For the lower classes, however, there were Sumptuary Laws which regulated what you could eat. Mostly it was pork, salted fish, and rice. Chinese New Year is coming up on Sunday. You might notice that this celebration involves a lot of food. It was one of the few times that the average person could really go all out and spiff up the regular fare. But Chinese New Year ins’t just a day, the celebration actually goes on for 15 days and involves different foods for each day that are believed to bring good luck and/or good Karma.

Ironically, one of the most interesting recipes I found came from a blog by a white guy named Hank who is all about hunting and cooking. (http://honest-food.net) Look people, I just have to say – MSG and Corn Starch are NOT traditional Chinese ingredients! They didn’t even have peanuts – those originally came to China from what is now Paraguay in the 17th century.

Sichuan Rabbit with Peanuts

sichuan-rabbit-with-peanuts

Figure on 1 cottontail rabbit per person if you are a hearty eater, but you can easily make one rabbit stretch for 2 people if you have a lot of rice. One domestic rabbit will easily feed 2-4 people. Most of the ingredients here are easily available in large supermarkets, and all are staples in Asian markets. There’s no real substitute for the black bean paste or the Sichuan peppercorns, unfortunately.

Serves 4.

Prep Time: 10 minutes

Cook Time: 1 hour

  • 2 cottontail rabbits or squirrels, or 1 domestic rabbit
  • A 2-3 inch piece of ginger, unpeeled and chopped
  • 1 small onion, chopped
  • 4 tablespoons soy sauce, divided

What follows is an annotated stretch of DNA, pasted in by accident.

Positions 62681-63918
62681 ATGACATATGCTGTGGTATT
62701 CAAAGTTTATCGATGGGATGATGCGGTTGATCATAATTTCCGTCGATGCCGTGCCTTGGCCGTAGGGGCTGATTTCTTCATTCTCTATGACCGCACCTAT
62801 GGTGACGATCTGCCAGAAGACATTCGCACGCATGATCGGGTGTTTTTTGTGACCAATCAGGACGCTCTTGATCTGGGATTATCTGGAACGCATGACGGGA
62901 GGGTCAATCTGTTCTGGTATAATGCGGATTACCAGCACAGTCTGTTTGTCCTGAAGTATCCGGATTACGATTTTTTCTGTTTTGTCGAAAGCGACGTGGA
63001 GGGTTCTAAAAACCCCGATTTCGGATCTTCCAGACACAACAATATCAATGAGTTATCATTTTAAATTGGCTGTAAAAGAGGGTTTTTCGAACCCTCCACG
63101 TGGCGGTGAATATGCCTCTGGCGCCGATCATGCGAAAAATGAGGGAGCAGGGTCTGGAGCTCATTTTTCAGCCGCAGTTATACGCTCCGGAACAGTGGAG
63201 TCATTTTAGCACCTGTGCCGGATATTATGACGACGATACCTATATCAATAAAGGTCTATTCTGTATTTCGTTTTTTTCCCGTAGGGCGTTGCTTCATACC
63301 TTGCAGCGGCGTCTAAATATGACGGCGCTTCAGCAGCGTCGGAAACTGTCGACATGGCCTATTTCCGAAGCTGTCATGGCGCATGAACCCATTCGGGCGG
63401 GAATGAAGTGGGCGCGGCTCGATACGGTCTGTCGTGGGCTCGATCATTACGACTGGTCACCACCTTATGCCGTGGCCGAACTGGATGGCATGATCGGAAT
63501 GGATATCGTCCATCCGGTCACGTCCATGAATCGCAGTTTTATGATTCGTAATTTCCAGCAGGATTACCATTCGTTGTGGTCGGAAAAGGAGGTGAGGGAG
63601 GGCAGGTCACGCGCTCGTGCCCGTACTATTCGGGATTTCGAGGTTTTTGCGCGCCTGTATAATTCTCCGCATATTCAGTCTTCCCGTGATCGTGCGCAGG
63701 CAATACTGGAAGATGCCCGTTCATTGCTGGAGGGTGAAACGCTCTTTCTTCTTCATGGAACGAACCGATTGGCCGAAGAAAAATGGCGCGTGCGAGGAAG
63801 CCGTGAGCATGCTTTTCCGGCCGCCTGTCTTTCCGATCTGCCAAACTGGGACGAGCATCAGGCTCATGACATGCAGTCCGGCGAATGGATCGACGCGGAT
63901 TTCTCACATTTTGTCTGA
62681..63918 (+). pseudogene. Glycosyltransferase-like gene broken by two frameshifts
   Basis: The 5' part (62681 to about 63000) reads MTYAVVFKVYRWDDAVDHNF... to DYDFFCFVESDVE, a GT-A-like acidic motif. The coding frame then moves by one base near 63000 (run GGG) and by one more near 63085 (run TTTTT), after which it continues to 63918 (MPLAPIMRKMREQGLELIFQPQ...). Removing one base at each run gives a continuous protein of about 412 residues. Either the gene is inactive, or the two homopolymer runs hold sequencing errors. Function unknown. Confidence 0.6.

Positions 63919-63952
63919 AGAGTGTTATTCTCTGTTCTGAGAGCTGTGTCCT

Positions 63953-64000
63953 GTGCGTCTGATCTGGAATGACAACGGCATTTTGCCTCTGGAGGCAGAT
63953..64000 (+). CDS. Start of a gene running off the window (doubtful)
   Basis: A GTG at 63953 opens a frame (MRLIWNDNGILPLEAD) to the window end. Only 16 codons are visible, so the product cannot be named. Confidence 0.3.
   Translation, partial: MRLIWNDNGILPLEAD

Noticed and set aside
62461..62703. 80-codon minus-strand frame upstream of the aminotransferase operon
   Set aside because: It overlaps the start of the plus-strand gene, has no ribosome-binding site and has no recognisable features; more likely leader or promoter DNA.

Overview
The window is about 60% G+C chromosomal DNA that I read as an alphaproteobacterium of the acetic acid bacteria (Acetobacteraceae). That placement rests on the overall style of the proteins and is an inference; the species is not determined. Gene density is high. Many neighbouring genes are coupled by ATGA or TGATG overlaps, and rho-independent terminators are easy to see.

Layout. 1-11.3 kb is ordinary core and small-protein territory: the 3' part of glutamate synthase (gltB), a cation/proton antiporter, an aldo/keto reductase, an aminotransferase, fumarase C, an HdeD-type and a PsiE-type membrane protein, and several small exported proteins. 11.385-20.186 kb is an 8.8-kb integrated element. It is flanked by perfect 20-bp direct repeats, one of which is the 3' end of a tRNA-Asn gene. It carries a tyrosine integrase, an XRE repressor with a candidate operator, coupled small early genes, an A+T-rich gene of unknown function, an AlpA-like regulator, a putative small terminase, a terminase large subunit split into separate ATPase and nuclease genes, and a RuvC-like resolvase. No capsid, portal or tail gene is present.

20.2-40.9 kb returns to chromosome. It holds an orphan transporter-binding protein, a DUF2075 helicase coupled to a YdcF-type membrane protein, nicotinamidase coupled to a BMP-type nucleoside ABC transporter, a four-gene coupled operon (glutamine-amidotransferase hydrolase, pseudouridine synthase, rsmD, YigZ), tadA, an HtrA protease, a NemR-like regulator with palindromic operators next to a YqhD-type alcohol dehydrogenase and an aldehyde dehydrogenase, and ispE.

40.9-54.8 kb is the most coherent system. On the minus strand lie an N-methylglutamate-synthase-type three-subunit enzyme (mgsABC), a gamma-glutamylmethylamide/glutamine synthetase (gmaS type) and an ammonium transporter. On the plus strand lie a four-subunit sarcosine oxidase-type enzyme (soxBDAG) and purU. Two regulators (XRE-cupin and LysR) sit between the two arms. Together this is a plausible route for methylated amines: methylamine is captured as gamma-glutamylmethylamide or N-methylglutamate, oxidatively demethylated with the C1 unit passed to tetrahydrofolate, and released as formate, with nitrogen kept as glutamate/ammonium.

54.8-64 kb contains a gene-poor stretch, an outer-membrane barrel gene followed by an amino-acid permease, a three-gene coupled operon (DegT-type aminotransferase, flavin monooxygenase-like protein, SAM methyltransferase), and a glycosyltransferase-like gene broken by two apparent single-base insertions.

• 2/3 cup roasted, salted peanuts
  • 4 scallions, sliced thin
  • 2 tablespoons black bean paste
  • 3 tablespoons peanut oil or lard
  • 2 tablespoons chile bean paste
  • 1 tablespoon sugar
  • 2 teaspoons sesame oil

OPTIONAL TOPPING

  • 2 tablespoons minced peanuts
  • 1 tablespoon sesame seeds
  • 1 tablespoon Sichuan peppercorns
  1. Simmer the rabbits. You can cut up your rabbits, or you can just chop them in half with a cleaver — you’re going to pull off the meat anyway. Cover them in water in a large pot and add the ginger, onion and 3 tablespoons of soy sauce. Bring to a boil, then drop the heat to low so you barely have any bubbles. Simmer like this until the meat wants to fall off the bone, maybe 45 minutes to an hour, or up to 2 hours for an old squirrel.
  2. While the rabbit is cooking, make the topping by toasting the sesame seeds, sichuan peppercorns and minced peanuts in a dry pan over medium-high heat until they are fragrant, about 1-2 minutes. Move to a mortar and pestle and grind roughly. Set aside.
  3. When the rabbit is done, move it to a platter and allow to cool somewhat. Strip the meat off the bones and chop into cubes. Set aside in a large bowl.
  4. In a wok or a saute pan, heat the peanut oil over high heat. Add the black bean paste and the chile bean paste and stir-fry for 30 seconds to a minute. Turn off the heat and mix in the sugar, sesame oil and remaining soy sauce.
  5. Pour the sauce into the bowl with the rabbit and toss with the peanuts and the scallions. Serve at once over rice.